Brain-machine interfaces have long been a mainstay of science fiction, and are just one of the technologies that mark the shift in hacking from hardware to wetware. Daring individuals have always experimented on themselves, but the same tools that allow for expert-level crafting now mean that people can change themselves in a range of ways, from body-modification to genetic experimentation. Are we evolving our replacements?

Read: Selections from Oryx and Crake (Atwood), Schismatrix Plus (Sterling), Wetware (Rucker), H+, The Singularity Is Near (Kurzweil). Watch: Selections from Gattaca, X-Men, Becoming Transhuman.

Course Policies

Participation: You are expected to participate in each class. There will be several opportunities to earn credit during class-time. While there will be extra-credit opportunities, students who do not attend class on a day when an activity is presented or a quiz administered will have lost the opportunity to earn those points.

Respect: Each participant in the course–the students, guests, and the professor–are expected to engage in civil, respectful dialog. Disagreements are both inevitable and encouraged: debating important ideas is at the heart of a good learning experience. But those debates should remain respectful of those engaged in them, and focused on the ultimate aim of increasing understanding.

Late work: Unless otherwise noted, work turned in after the deadline will be assessed a letter-grade penalty for each 48-hour delay in submission.

Integrity: Students are expected to create and submit original work for this course, and are responsible for understanding what constitutes plagiarism. At its heart, plagiarism occurs whenever you use someone’s ideas without citing them, or use their words without quoting and citing them. You must adhere to the Academic Integrity Policy found in the Student Handbook. While you are encouraged to talk about the ideas of the course with your classmates, this may not occur during exams. And while you are welcome to check and edit one another’s work for written assignments, the actual writing must be yours alone. Acts in violation of the Integrity Policy will result in significant and long-term penalties. Students who plagiarize or otherwise cheat often claim time constraints as the reason. Please plan accordingly, and if faced with a zero on an unfinished assignment, be assured that this is much better than a black mark for cheating. If you ever have a question about how to effectively cite (or how to avoid plagiarism), please contact the instructor–he is happy to help.

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5 Comments

  1. alana
    Posted 11/20/2008 at 7:52 pm | Permalink

    I want to take this course. Might want to include something on the mainstreaming of the geeks. I recall articles during the dot-com boom about how it was now hip to be a geek. Not just geek pride, but mainstreaming of geekdom.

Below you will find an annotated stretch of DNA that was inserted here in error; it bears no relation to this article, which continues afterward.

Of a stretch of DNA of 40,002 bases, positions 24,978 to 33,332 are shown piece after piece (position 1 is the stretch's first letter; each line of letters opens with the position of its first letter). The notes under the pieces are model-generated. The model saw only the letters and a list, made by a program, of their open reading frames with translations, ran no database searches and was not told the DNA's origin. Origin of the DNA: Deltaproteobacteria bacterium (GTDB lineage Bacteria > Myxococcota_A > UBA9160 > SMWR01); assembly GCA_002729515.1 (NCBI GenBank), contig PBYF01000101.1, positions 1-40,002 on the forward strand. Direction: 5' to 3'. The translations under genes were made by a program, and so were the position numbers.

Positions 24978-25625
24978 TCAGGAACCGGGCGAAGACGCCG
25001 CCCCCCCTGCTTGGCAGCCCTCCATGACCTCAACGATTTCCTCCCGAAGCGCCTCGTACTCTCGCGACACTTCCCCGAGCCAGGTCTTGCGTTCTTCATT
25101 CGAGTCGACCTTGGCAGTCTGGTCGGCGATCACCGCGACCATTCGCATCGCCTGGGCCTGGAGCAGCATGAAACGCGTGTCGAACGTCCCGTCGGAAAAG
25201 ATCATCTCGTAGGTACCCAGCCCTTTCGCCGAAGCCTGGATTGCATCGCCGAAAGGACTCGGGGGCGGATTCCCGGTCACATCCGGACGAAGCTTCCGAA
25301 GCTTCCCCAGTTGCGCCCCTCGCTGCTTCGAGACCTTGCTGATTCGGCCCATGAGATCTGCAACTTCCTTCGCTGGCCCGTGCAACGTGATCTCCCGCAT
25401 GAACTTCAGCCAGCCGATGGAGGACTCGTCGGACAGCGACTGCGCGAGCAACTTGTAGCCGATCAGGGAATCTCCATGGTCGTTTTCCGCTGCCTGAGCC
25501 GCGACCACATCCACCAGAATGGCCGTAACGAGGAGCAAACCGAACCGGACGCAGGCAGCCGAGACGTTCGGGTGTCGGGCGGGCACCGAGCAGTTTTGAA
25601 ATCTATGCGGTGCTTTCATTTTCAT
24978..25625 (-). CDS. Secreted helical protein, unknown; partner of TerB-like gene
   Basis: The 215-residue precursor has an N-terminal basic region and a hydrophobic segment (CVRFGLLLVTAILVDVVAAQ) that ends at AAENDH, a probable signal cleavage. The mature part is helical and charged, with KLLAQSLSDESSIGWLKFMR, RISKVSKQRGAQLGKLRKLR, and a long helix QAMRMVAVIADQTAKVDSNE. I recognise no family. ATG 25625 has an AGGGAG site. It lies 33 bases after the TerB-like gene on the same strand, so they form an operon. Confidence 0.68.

2. Posted 11/26/2008 at 12:31 pm | Permalink

    This course as outlined would be challenging for graduate students. I think you may want to revisit the course for undergraduate levels. Specifically, the sheer amount of reading (even assuming that the selections will be reasonably slim) is off-putting. But with that said, I too would like to take this class. In a way, it almost feels like there’s more than one class being rolled into this course. You’re bridging social, technological, and media history with works that encompass the futuristic, the fantastical, and the downright fictional. I get the approach… look at all the different facets from all the different angles and try to apprehend the core concept. I think that for an undergraduate class you might want to shave two units off of the syllabus somehow, maybe three, and redistribute the remaining time so that the last two or three weeks of the semester are spent guiding the students toward some kind of synthesis of all the different pieces. Grad students are expected to be able to do this on their own… I’m wondering how much resistance the undergrad crowd will give you if they feel lost and overwhelmed by the sheer breadth of the subject’s scope.

    An interesting thought occurs to me with your use of the phrase “post human”. I think there’s an underlying philosophy being begged there that humanity is somehow separate from or distinct from nature itself. Therefore we have this philosophical dichotomy where anything produced by living beings aside from humans gets called “natural” whereas anything that we human animals produce gets considered as an imposition on nature. I’m in favor of viewing humans as the animals we are, and technology as being one of our evolutionary advantages. As such, everything we humans produce is a product of humanity AND part of nature, from the asphalt of our roads to the nuclear waste products from our power plants. All natural, just processed by humanity. Technology, cyberpunk, and cyberculture are all just as human as the Middle Ages were. Just different technology. So to my way of thinking, we’ll never be “Post Human”. We may create monsters, but they’ll be built in our own image, and just like with other technological disasters in the past (the Hindenberg, Chernobyl, the Titanic, New Orleans levees, etc) we react with horror and (hopefully!) build a better mousetrap.